perception. This is the key to SM and everything hinges on it so let us explore it greater
detail.

Normally we understand things intellectually using our logical and analytical mind, but now
we are going to comprehend via direct perception. We are going to constantly, moment to
moment, watch our thinking process and see clearly the actual fact in operation. In other
words, instead of simply understanding conceptually that “Desires drive you to struggle”,
the very process of “Desire driving you to struggle”, is going to be completely grasped and
instantly comprehended as it occurs from moment to moment. The beast of desire can be
and is going to be encountered. The verbal and intellectual understanding will occur in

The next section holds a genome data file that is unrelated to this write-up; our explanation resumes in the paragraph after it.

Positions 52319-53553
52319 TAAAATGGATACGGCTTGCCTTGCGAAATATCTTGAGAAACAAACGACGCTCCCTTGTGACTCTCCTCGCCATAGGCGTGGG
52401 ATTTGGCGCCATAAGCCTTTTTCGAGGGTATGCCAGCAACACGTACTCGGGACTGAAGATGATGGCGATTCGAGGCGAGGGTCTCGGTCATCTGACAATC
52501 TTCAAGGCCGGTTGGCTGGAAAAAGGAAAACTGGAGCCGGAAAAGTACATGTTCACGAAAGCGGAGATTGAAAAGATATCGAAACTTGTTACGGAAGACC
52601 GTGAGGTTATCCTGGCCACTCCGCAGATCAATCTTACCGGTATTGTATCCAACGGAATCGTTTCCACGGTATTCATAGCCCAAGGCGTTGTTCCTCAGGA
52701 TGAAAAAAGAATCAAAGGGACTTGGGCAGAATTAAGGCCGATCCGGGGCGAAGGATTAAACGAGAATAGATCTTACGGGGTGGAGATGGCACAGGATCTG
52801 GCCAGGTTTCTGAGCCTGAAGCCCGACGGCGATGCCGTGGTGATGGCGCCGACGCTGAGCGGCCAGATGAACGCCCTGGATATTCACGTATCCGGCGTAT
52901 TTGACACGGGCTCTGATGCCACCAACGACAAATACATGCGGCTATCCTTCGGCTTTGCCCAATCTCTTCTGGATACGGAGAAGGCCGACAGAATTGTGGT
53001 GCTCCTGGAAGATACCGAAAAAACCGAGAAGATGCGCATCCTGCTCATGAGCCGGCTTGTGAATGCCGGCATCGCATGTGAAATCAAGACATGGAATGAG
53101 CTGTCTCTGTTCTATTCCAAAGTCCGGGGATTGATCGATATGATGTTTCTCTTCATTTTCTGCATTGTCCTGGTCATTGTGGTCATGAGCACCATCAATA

parallel to the realization of the actual phenomenon, instead of just existing as a mental
construct. At first, since you may not have applied yourself in this way, you may continue
to remain at the intellectual level, but, as you persist keenly and arduously applying the full
capacity of your energies, the thinking process will spontaneously start to slow down and
you will begin the catch glimpses of the fact. Once this begins you must remain deadly
focused and push forward so that the next step of the process can occur.

5. You Crystallize.

Crystallization brings with it a great joy. It is the witnessing of the fact in action from
moment to moment without missing a beat. Your energies are now fully integrated and the
fact along with its entire story is being understood effortlessly. The power of swift attention